Improved Survival After Out-of-Hospital Cardiac Arrest and Use of Automated External Defibrillators
Has survival with favorable neurologic outcome after out-of-hospital cardiac arrest (OHCA) significantly increased over time, and, if so, was this attributable to automated external defibrillator (AED) use?
This was a population-based cohort study in the Netherlands of patients with OHCA between 2006 and 2012. Survival status at each stage (to emergency department, to admission, and to discharge) was determined, and temporal trends using logistic regression analysis with year of resuscitation as an independent variable were examined. By adding each covariable subsequently to the regression model, the authors investigated the covariates’ impact on the odds ratio of year of resuscitation. Analyses were performed according to initial rhythm (shockable vs. nonshockable) and AED use.
Rates of survival with favorable neurologic outcome after OHCA increased significantly (n = 6,133, 16.2%-19.7%; p for trend = 0.021), although solely in patients presenting with a shockable initial rhythm (n = 2,823; 29.1%-41.4%; p for trend < 0.001). In this group, survival increased at each stage, but was strongest in the prehospital phase (odds ratio, 1.11; 95% confidence interval, 1.06-1.16). Rates of AED use almost tripled during the study period (21.4%-59.3%; p for trend < 0.001), thereby decreasing time from emergency call to defibrillation-device connection (median, 9.9-8.0 minutes; p < 0.001). AED use statistically explained increased survival with favorable neurologic outcome by decreasing the odds ratio of year of resuscitation to a nonsignificant 1.04.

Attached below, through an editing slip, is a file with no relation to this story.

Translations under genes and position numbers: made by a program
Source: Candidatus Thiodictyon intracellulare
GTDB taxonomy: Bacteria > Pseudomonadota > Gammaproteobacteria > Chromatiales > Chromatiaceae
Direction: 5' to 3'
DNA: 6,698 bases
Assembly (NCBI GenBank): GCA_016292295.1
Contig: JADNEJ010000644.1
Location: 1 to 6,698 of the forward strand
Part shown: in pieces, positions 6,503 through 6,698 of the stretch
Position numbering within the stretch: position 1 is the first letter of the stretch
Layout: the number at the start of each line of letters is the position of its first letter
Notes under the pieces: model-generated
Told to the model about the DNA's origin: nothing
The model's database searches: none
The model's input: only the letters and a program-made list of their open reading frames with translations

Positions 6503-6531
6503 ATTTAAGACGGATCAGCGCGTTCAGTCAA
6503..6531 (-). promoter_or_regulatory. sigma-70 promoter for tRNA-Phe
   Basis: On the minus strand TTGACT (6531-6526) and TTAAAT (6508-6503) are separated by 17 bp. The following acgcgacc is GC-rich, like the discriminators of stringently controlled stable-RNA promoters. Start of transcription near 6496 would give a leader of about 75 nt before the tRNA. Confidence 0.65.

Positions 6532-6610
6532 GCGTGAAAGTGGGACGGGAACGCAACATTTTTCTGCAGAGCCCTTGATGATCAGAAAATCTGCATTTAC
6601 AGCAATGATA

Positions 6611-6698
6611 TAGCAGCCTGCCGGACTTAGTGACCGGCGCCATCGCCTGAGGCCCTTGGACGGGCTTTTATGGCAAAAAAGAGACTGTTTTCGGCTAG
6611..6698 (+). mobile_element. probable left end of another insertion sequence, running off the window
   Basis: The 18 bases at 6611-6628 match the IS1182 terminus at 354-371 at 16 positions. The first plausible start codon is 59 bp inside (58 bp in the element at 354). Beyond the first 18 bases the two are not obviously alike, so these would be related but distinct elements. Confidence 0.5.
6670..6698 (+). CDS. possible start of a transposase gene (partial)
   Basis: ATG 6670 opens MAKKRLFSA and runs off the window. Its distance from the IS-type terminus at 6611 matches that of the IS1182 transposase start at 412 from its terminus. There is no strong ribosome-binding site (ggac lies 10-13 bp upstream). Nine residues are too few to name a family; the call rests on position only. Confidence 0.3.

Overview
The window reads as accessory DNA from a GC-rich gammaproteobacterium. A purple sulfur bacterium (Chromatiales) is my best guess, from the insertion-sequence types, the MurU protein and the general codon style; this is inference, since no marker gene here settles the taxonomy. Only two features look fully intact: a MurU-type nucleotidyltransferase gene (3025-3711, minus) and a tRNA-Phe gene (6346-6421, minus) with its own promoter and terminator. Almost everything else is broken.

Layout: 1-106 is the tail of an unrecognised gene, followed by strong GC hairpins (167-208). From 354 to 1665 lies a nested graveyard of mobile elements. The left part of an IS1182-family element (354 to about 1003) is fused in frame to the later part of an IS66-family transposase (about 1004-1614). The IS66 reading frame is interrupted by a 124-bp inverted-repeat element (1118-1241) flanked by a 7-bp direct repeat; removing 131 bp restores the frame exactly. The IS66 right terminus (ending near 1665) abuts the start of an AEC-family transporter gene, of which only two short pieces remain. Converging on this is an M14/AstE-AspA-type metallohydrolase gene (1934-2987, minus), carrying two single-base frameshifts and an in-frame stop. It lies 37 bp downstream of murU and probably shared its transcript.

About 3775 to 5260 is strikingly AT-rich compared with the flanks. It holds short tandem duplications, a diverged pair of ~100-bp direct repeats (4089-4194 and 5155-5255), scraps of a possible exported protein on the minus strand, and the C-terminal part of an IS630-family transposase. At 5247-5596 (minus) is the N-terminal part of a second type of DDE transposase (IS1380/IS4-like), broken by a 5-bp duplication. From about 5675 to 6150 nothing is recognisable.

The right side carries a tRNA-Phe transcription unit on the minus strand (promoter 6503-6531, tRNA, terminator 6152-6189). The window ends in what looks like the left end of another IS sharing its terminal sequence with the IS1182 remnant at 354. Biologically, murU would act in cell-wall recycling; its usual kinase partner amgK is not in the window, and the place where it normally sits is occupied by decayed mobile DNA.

The authors concluded that increased AED use is associated with increased survival in patients with a shockable initial rhythm, and recommend continuous efforts to introduce or extend AED programs.
This study confirms that increased AED use (both “on site” as well as “dispatched”) results in increased survival with favorable neurologic outcome in victims of OHCA. There was an impressive threefold increase in AED use during the study period of 7 years. Widespread use of AEDs has the potential to dramatically reduce mortality of OHCA. The present study provides further support for ongoing efforts to raise public awareness of AEDs and to increase resuscitation attempts in which defibrillation is provided without delay.
Keywords: Defibrillators, Resuscitation, Out-of-Hospital Cardiac Arrest, Survival Rate, Electric Countershock, Netherlands, Emergency Service, Hospital, AHA Annual Scientific Sessions
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